Google Panda Causes ‘Flight To Quality’
It’s been since February that the “Google Panda” first appeared, striking fear into the hearts of ‘low-quality webmasters.’ How severe has the reaction been to this new improved Google ranking technique? A quick search for “Google Panda” shows there are 696,000 results! That means people are still talking about this massive change to how websites are ranked in Google.
The most recent round of Panda, referred to as “Panda 2.5″ was called a ‘minor update’ by Google spam-fighter Matt Cutts. The reaction to it, appears to much more major. To the search engine marketers, bloggers, and SEO communities, the shakeups are fairly severe. A consensus of exactly what happened has been hard to come by, because many people complaining of ‘being hit’ by Google Panda don’t include details like what niche they compete in or what type of website the operate. Conjecture generally fills up the place where facts might prevail, which can be judged by numerous discussions occurring on the web.
Many posts about recovering from Google Panda have appeared, like this one. Almost all of the suggestions involve improving the quality of afflicted websites. This type of advice is hard to argue with, whether it turns out to be accurate enough. Appealing to visitors is always a good idea, especially in a world of dwindling search engine visitors. The more you can do to please the people who actually visit your website, the better off you’ll be. Still, even a quick search of Google for many popular terms should quickly dispel the myth that Google can somehow judge the ‘quality’ of a website.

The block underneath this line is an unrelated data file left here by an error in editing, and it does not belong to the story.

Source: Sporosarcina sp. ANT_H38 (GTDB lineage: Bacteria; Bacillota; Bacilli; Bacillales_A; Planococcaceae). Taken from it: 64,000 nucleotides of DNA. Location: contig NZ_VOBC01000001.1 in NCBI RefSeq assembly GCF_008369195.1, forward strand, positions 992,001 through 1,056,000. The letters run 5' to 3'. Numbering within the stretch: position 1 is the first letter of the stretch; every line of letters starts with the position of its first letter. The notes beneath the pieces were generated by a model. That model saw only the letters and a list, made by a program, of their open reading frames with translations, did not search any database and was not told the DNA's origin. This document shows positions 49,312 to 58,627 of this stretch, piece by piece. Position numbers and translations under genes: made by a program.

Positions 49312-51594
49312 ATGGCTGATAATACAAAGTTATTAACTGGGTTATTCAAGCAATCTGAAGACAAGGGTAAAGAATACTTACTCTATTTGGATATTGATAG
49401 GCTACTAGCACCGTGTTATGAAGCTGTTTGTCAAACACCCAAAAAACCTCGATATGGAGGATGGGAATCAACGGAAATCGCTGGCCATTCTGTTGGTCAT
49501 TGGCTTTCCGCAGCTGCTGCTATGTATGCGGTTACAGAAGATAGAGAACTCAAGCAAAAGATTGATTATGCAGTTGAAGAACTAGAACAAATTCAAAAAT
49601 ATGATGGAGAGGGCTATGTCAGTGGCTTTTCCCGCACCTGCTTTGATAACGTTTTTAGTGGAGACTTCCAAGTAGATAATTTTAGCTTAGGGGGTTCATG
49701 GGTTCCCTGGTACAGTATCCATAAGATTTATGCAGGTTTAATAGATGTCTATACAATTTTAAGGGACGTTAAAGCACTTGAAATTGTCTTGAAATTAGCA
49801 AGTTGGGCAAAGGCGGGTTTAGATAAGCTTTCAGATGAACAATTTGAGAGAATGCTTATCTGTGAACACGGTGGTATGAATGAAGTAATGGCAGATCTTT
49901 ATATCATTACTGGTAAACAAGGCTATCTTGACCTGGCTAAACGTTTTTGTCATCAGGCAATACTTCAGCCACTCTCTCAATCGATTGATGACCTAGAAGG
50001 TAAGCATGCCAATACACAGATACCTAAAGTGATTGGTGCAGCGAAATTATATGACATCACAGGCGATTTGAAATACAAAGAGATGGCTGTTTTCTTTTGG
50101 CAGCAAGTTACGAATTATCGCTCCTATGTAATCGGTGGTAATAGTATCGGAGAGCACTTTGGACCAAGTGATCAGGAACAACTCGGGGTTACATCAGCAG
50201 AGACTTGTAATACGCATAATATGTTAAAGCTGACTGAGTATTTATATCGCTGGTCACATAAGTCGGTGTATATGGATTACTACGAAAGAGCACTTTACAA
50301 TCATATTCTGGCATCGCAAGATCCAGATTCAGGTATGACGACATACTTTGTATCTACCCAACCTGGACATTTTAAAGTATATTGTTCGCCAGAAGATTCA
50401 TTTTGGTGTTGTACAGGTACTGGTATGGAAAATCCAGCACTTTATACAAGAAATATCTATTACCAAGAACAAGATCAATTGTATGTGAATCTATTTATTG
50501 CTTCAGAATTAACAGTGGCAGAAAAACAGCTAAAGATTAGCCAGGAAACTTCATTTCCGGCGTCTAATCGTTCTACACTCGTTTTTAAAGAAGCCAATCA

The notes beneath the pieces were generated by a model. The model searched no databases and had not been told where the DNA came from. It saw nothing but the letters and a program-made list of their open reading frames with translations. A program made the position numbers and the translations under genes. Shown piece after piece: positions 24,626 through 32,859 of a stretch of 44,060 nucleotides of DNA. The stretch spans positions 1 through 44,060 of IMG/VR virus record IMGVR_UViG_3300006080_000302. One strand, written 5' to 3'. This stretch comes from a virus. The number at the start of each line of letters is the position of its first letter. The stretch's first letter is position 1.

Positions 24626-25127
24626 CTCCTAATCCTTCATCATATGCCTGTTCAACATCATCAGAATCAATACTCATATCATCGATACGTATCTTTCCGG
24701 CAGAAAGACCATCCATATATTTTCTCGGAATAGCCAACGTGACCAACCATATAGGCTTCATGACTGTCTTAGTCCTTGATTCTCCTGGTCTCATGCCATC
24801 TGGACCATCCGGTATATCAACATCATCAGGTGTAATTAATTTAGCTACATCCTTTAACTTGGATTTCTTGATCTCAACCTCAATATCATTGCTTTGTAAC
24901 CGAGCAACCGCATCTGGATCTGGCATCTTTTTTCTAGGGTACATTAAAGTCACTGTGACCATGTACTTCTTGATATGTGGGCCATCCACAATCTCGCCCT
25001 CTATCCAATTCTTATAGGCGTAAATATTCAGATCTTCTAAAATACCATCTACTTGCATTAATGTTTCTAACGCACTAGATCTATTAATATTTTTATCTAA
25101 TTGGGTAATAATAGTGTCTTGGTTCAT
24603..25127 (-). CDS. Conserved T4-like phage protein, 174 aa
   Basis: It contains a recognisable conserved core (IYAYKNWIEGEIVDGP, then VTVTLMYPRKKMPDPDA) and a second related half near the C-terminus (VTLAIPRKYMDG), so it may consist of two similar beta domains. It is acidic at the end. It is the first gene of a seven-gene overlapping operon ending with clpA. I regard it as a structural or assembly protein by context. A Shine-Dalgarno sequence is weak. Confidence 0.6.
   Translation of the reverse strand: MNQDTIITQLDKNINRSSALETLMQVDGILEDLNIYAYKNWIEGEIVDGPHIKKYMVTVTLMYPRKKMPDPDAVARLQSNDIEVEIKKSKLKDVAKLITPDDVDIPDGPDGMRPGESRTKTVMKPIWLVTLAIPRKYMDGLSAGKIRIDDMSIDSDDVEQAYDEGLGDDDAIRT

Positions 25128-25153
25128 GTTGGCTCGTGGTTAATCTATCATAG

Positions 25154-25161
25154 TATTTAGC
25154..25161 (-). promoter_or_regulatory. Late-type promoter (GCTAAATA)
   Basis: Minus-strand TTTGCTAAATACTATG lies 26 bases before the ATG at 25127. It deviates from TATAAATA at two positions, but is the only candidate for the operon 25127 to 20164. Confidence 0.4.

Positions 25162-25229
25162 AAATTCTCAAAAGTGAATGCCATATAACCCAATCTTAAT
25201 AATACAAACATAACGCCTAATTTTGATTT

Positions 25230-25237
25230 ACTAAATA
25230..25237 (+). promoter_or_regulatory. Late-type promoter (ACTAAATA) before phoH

You can really see that many people are interpreting ‘quality’ to mean LONG blog posts.
Several years ago, 25 word blog posts were not uncommon. Now, don’t be surprised to see casual blog posts of up to 85,000 words! Not only that, but bloggers are getting much more thorough with their blog posts. Take this history of Google Panda, for instance. No longer is it enough to just do a brief outline. Blog posts are now expected to offer substantive additional depth. Updating blogs and websites with fresh content no longer appears to be an ‘easy money’ strategy. Instead, many webmasters are returning to the older web pages and attempting to add quality.
Adding quality inevitably ends in making the pages more useful for visitors. In the not so distance past, many people would build websites primarily for the pleasure of Google, and the traffic it would bring. When the visitors got there, they were generally brutally treated to multiple ads and poor content. As the years progressed, many webmasters became convinced that these sort of ‘poor quality’ web pages were acceptable. After all, if they made you money, certainly they must be valuable for someone.
Expect a lot more opinions and analysis to be published about Google Panda. Webmasters have been shaken up by this change and they are adapting as rapidly as possible to the new order. Whether this movement will become so widespread that most searchers will see the higher quality on most searches remains to be seen. Certainly some quality pages have been rewarded by Google Panda, but many poor quality ones have as well. The cat and mouse game between search engine marketers and Google will continue, regardless of what approach Google takes. Building your website for your visitors has taken on even more importance than before.